The Stratakis Lab

The Stratakis Lab

Ultrafast Laser Micro and Nano Processing Laboratory

Ultrafast Laser Synthesis of Nanomaterials

Ultrafast Laser Synthesis of Nanomaterials and Device Components

Ultrafast laser processing is a promising tool for the fabrication of nanomaterials of different morphologies, as well as device components, for multiple applications ranging from solar cells to biomedical devices. According these lines, two-dimensional (graphene-based) or other low-dimensional (MoS2 and WS2, fullerene-like and nanotubes) as well as perovskite nanostructures and device components can be fabricated.

Activities:

Ultrafast Laser Synthesis of Nanomaterials and Device Components

Ultrafast laser processing is a promising tool for the fabrication of nanomaterials of different morphologies, as well as device components, for multiple applications ranging from solar cells to biomedical devices. According these lines, two-dimensional (graphene-based) or other low-dimensional (MoS2 and WS2, fullerene-like and nanotubes) as well as perovskite nanostructures and device components can be fabricated.

Activities:

a) Laser fabrication of graphene-based materials and device components for photovoltaic and biomedical applications

Photochemical techniques have been introduced for the fabrication and modification of graphene-based materials for the enhancement of the photovoltaic devices’ performance. These materials can be used in organic electronics, particular to organic photovoltaics, field effect transistors and electron emission cathodes. In particular, a reduction technique using a femtosecond laser compatible with flexible, temperature sensitive substrates, have been utilized for the production of transparent conductive flexible graphene electrodes [1]. The charge transport properties of such layer can be further improved with a simultaneous reduction and doping with Cl or N through pulsed UV irradiation in liquid or gas media. Furthermore, a laser-based patterning technique has been developed for the production of large area reduced graphene oxide micromesh (rGOMM) electrodes for advanced photovoltaics [2].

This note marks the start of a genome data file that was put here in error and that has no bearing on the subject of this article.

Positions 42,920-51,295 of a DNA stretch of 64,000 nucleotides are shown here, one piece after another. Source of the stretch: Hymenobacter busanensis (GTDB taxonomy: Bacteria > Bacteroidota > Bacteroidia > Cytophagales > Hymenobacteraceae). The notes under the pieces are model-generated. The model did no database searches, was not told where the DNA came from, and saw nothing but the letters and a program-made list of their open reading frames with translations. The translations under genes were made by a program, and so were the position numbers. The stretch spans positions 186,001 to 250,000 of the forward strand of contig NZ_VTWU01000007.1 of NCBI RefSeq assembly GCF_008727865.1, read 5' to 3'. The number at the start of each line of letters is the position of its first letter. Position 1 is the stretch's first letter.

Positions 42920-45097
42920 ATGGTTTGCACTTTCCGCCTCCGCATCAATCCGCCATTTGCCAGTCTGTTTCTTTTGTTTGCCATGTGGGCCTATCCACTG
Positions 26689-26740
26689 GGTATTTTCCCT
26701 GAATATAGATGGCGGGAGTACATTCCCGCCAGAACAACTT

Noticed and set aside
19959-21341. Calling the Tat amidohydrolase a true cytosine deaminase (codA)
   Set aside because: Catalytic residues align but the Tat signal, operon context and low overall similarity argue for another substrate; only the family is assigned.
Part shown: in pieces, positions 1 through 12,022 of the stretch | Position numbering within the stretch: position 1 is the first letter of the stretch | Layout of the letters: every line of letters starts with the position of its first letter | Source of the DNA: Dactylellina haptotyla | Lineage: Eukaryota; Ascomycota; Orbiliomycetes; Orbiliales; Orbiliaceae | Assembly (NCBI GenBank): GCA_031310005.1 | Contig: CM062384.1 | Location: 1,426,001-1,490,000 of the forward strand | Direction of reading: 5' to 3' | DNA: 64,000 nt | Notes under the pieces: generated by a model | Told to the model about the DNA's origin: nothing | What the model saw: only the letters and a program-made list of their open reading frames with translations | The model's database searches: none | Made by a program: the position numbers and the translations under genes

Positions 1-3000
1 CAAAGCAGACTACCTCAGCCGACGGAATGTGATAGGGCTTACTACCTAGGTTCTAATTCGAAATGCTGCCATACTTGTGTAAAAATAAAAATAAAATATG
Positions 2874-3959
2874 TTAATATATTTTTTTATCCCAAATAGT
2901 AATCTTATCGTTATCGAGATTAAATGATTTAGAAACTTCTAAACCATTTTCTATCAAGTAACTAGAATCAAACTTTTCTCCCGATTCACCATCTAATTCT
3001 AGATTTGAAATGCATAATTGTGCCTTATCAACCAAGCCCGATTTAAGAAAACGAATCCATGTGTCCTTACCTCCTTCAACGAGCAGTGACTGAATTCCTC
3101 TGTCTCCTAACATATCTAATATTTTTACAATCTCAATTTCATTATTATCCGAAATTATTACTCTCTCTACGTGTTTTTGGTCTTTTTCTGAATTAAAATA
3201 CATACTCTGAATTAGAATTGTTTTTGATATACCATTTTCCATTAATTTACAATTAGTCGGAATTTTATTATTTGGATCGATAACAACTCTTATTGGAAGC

Laser-induced techniques in colloidal medium have been also used to decorate the 2D materials with metallic or semiconducting nanoparticles (NPs) [3]. The second material has been synthesized with laser ablation techniques or colloidal wet chemistry methods. The hybrid systems have been designed in order to exploit both the contribution of NPs in the light absorption enhancement and the band gap tunability of the 2D materials. This could lead to higher exciton dissociation and charge collection in photovoltaic devices. It has been shown that few seconds of UV irradiation is sufficient to decorate the nanosheets lattice with NPs, while the nanoparticles density can be readily controlled upon variation of the irradiation time.